Ascension Day and the Pilgrim’s Progress

Christian Reaches the Celestial City

christian-flees-city--destruction

After thinking about the classic The Pilgrim’s Progress the last few days, and in the light of this being Ascension Day (the church’s remembrance of Christ’s going up to heaven), it seemed fitting to post this part from the Tenth Stage of John Bunyan’s allegory, where Christian and his fellow pilgrim cross the river and enter the Celestial City.

May this encourage all true Christian pilgrim’s to continue to make their trek through every valley, over every mountain, and in battle against every enemy to the heavenly city, knowing that our great Pilgrim has gone before us, conquering and preparing (Heb.6:19-20; 12:1-2).

Now, upon the bank of the river, on the other side, they saw the two shining men again, who there waited for them. Wherefore, being come out of the river, they saluted them, saying, We are ministering spirits, sent forth to minister for those that shall be the heirs of salvation. Thus they went along towards the gate.

Now you must note, that the city stood upon a mighty hill; but the pilgrims went up that hill with ease, because they had these two men to lead them up by the arms: they had likewise left their mortal garments behind them in the river; for though they went in with them, they came out without them. They therefore went up here with much agility and speed, though the foundation upon which the city was framed was higher than the clouds; they therefore went up through the region of the air, sweetly talking as they went, being comforted because they safely got over the river, and had such glorious companions to attend them.

The talk that they had with the shining ones was about the glory of the place; who told them that the beauty and glory of it was inexpressible. There, said they, is “Mount Sion, the heavenly Jerusalem, the innumerable company of angels, and the spirits of just men made perfect.” Heb. 12:22-24. You are going now, said they, to the paradise of God, wherein you shall see the tree of life, and eat of the never-fading fruits thereof: and when you come there you shall have white robes given you, and your walk and talk shall be every day with the King, even all the days of eternity. Rev. 2:7; 3:4,5; 22:5. There you shall not see again such things as you saw when you were in the lower region upon earth; to wit, sorrow, sickness, affliction, and death; “For the former things are passed away.” Rev. 21:4. You are going now to Abraham, to Isaac, and Jacob, and to the prophets, men that God hath taken away from the evil to come, and that are now “resting upon their beds, each one walking in his righteousness.” The men then asked, What must we do in the holy place? To whom it was answered, You must there receive the comfort of all your toil, and have joy for all your sorrow; you must reap what you have sown, even the fruit of all your prayers, and tears, and sufferings for the King by the way. Gal. 6:7,8. In that place you must wear crowns of gold, and enjoy the perpetual sight and vision of the Holy One; for “there you shall see him as he is.” 1 John, 3:2. There also you shall serve him continually with praise, with shouting and thanksgiving, whom you desired to serve in the world, though with much difficulty, because of the infirmity of your flesh. There your eyes shall be delighted with seeing, and your ears with hearing the pleasant voice of the Mighty One. There you shall enjoy your friends again that are gone thither before you; and there you shall with joy receive even every one that follows into the holy place after you. There also you shall be clothed with glory and majesty, and put into an equipage fit to ride out with the King of Glory. When he shall come with sound of trumpet in the clouds, as upon the wings of the wind, you shall come with him; and when he shall sit upon the throne of judgment, you shall sit by him; yea, and when he shall pass sentence upon all the workers of iniquity, let them be angels or men, you also shall have a voice in that judgment, because they were his and your enemies. Also, when he shall again return to the city, you shall go too with sound of trumpet, and be ever with him. 1 Thess. 4:14-17; Jude 14,15; Dan. 7:9,10; 1 Cor. 6:2,3.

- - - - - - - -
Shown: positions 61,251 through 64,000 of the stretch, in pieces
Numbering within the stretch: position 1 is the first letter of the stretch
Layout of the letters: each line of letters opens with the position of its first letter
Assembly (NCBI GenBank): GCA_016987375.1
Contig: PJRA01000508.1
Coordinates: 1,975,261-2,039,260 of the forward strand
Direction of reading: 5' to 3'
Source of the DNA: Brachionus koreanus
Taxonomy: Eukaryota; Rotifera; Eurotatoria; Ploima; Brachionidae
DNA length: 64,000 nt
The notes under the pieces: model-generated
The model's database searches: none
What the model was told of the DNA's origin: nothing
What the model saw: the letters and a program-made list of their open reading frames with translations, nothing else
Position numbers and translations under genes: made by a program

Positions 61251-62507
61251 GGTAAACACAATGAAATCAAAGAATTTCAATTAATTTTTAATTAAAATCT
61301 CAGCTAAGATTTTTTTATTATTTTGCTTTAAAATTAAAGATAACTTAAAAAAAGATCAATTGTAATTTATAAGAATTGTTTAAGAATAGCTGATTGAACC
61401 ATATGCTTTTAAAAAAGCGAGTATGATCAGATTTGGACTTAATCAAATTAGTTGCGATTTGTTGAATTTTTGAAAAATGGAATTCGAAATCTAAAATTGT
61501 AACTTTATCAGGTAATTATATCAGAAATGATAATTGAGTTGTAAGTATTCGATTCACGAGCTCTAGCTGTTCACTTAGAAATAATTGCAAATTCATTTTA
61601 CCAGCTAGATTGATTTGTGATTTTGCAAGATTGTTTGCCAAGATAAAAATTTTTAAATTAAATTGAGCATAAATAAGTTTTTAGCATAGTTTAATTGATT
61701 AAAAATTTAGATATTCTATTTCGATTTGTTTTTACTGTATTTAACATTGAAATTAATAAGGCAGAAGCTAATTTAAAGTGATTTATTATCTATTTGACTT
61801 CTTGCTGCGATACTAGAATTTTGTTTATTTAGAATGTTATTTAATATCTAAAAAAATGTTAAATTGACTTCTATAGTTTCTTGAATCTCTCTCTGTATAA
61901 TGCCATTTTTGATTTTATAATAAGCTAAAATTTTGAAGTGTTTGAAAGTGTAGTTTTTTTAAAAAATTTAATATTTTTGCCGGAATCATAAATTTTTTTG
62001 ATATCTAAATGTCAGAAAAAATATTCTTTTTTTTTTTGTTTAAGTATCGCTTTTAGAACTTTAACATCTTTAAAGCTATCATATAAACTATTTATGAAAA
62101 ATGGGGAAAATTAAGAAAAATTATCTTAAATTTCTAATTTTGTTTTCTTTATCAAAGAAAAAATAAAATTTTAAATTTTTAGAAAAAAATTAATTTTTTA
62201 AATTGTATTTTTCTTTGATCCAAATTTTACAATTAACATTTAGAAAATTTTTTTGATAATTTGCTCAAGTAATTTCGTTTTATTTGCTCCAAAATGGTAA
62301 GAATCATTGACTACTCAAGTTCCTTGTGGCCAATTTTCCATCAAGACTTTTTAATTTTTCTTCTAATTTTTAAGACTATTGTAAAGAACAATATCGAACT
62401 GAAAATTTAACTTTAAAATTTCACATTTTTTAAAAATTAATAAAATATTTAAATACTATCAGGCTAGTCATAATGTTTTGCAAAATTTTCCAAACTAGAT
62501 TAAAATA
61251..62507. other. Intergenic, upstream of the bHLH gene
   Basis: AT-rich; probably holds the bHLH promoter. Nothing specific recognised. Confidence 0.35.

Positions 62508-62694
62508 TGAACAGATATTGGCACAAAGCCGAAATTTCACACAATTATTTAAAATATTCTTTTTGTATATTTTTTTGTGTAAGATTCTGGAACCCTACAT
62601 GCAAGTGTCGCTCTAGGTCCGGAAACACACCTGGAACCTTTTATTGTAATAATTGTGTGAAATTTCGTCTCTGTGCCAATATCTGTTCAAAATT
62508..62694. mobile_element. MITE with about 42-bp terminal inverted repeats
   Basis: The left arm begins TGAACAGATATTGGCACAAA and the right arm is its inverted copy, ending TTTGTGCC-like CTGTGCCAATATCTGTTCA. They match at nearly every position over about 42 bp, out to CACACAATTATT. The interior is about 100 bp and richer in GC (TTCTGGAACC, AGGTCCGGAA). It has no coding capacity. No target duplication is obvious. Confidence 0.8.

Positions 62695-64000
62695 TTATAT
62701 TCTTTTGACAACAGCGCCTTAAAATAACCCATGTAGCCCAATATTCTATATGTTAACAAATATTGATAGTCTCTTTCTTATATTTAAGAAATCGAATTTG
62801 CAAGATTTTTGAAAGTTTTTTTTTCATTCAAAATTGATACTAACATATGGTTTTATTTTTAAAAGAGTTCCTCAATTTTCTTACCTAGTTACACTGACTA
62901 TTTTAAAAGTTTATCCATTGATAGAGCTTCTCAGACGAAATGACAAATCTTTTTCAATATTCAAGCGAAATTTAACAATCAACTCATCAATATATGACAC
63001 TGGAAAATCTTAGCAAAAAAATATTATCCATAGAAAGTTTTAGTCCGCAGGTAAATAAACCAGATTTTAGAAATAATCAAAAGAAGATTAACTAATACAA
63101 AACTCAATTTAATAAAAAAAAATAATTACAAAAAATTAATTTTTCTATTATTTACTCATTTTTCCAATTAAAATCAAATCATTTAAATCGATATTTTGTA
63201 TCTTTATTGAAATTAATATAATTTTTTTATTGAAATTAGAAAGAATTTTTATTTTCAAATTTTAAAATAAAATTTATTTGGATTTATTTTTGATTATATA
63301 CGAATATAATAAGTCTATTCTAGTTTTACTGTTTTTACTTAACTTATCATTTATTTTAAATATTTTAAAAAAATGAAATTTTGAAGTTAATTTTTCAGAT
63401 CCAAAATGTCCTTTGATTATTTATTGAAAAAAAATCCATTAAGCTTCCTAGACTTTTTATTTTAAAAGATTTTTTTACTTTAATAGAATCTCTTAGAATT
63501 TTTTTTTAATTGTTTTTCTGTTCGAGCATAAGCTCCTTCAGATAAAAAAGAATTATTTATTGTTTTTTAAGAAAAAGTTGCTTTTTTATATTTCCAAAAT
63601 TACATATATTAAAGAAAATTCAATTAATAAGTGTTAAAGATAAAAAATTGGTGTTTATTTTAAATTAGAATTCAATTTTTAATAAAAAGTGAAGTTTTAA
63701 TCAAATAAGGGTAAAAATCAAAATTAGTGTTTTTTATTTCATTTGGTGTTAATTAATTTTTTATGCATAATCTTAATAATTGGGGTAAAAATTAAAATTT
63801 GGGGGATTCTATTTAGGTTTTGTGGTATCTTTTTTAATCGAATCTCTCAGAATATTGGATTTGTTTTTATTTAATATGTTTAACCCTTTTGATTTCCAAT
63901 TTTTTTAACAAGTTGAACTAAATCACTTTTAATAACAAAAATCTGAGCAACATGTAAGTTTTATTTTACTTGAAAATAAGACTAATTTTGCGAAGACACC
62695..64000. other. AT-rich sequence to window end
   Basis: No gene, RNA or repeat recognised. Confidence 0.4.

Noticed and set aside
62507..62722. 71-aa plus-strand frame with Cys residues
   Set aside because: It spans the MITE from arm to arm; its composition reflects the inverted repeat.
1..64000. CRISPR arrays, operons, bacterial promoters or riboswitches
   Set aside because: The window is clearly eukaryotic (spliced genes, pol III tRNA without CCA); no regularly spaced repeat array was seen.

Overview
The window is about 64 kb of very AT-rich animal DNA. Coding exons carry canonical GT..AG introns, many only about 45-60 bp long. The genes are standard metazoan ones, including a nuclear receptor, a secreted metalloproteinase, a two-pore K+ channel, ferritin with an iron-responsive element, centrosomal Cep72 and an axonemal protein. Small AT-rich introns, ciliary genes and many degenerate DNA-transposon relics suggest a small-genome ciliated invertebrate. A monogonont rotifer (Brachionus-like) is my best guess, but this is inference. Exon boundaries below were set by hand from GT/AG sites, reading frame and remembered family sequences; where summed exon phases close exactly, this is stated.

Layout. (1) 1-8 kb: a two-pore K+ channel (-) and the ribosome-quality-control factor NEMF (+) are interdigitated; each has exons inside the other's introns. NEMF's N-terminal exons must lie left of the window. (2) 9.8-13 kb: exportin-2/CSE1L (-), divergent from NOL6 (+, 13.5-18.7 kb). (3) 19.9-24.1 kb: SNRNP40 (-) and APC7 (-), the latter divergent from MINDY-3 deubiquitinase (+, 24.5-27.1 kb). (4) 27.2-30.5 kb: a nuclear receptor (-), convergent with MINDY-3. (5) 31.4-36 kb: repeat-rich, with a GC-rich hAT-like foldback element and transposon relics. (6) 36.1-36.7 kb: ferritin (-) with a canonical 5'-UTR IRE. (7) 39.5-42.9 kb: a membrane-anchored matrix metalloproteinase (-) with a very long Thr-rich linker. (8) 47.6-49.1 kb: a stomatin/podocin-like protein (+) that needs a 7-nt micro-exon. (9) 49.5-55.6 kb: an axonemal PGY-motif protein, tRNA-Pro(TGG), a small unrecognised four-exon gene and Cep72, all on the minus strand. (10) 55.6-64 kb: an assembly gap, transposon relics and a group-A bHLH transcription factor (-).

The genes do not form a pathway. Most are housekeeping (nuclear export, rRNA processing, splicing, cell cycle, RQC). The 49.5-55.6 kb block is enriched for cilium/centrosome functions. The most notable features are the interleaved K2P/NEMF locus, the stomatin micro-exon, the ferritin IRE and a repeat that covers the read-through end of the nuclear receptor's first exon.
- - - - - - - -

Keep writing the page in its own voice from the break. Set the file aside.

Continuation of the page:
Now, while they were thus drawing towards the gate, behold a company of the heavenly host came out to meet them: to whom it was said by the other two shining ones, These are the men that have loved our Lord when they were in the world, and that have left all for his holy name; and he hath sent us to fetch them, and we have brought them thus far on their desired journey, that they may go in and look their Redeemer in the face with joy. Then the heavenly host gave a great shout, saying, “Blessed are they that are called to the marriage-supper of the Lamb.” Rev. 19:9. There came out also at this time to meet them several of the King’s trumpeters, clothed in white and shining raiment, who, with melodious noises and loud, made even the heavens to echo with their sound. These trumpeters saluted Christian and his fellow with ten thousand welcomes from the world; and this they did with shouting and sound of trumpet.

This done, they compassed them round on every side; some went before, some behind, and some on the right hand, and some on the left, (as it were to guard them through the upper regions,) continually sounding as they went, with melodious noise, in notes on high; so that the very sight was to them that could behold it as if heaven itself was come down to meet them. Thus, therefore, they walked on together; and, as they walked, ever and anon these trumpeters, even with joyful sound, would, by mixing their music with looks and gestures, still signify to Christian and his brother how welcome they were into their company, and with what gladness they came to meet them. And now were these two men, as it were, in heaven, before they came to it, being swallowed up with the sight of angels, and with hearing of their melodious notes. Here also they had the city itself in view; and they thought they heard all the bells therein to ring, to welcome them thereto. But, above all, the warm and joyful thoughts that they had about their own dwelling there with such company, and that for ever and ever; oh, by what tongue or pen can their glorious joy be expressed! Thus they came up to the gate.